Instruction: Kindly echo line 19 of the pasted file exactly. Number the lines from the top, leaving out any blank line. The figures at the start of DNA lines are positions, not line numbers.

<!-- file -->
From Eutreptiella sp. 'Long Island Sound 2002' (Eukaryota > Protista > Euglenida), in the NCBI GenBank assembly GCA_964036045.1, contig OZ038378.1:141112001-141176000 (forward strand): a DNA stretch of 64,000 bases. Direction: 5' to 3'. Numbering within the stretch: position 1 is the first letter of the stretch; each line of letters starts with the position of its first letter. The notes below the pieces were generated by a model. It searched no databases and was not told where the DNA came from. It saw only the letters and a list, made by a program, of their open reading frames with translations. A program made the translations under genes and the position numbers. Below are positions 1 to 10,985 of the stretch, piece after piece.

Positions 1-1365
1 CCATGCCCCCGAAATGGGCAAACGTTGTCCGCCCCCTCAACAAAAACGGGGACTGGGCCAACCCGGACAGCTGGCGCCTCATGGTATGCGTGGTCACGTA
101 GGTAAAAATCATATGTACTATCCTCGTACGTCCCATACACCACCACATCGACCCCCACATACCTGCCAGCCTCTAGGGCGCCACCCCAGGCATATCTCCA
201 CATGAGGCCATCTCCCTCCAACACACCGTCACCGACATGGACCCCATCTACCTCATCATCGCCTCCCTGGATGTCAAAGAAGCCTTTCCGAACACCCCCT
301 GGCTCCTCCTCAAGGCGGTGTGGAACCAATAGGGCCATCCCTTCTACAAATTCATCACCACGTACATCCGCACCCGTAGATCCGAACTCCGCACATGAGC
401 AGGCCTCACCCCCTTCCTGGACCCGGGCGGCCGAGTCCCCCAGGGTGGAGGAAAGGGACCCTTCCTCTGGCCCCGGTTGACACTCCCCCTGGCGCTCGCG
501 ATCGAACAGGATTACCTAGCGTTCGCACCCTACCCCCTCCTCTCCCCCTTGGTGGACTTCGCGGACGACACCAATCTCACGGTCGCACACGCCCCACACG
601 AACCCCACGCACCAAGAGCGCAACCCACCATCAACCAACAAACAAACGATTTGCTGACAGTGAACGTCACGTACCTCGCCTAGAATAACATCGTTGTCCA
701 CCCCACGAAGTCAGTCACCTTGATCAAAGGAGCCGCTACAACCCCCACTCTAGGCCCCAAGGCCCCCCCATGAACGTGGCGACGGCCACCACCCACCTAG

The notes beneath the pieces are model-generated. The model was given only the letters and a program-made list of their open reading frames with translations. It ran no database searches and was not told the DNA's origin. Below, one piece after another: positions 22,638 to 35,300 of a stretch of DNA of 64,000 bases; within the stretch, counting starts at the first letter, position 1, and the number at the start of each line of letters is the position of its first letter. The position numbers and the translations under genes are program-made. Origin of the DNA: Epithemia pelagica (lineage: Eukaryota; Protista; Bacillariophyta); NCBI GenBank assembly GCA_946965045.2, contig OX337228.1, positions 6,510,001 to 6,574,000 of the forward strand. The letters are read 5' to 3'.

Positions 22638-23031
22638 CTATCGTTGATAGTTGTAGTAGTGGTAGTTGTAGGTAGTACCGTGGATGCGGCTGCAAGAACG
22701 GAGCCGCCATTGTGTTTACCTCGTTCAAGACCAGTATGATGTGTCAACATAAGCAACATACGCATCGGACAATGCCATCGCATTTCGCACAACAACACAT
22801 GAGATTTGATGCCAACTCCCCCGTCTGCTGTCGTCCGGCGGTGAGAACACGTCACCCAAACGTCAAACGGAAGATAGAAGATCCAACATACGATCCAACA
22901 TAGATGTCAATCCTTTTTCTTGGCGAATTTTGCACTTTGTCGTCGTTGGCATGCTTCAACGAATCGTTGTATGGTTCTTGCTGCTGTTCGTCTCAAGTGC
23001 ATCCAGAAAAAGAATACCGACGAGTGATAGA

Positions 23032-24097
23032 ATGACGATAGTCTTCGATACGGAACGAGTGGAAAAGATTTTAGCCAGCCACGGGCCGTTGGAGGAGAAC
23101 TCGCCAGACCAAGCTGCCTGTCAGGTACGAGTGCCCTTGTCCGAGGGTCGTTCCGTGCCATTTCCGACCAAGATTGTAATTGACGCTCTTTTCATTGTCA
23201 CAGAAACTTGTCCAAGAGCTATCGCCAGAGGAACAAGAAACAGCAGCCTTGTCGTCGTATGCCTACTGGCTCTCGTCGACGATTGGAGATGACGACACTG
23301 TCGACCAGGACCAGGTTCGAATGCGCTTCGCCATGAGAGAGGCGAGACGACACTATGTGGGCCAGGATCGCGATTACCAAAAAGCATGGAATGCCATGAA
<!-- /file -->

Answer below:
23032 ATGACGATAGTCTTCGATACGGAACGAGTGGAAAAGATTTTAGCCAGCCACGGGCCGTTGGAGGAGAAC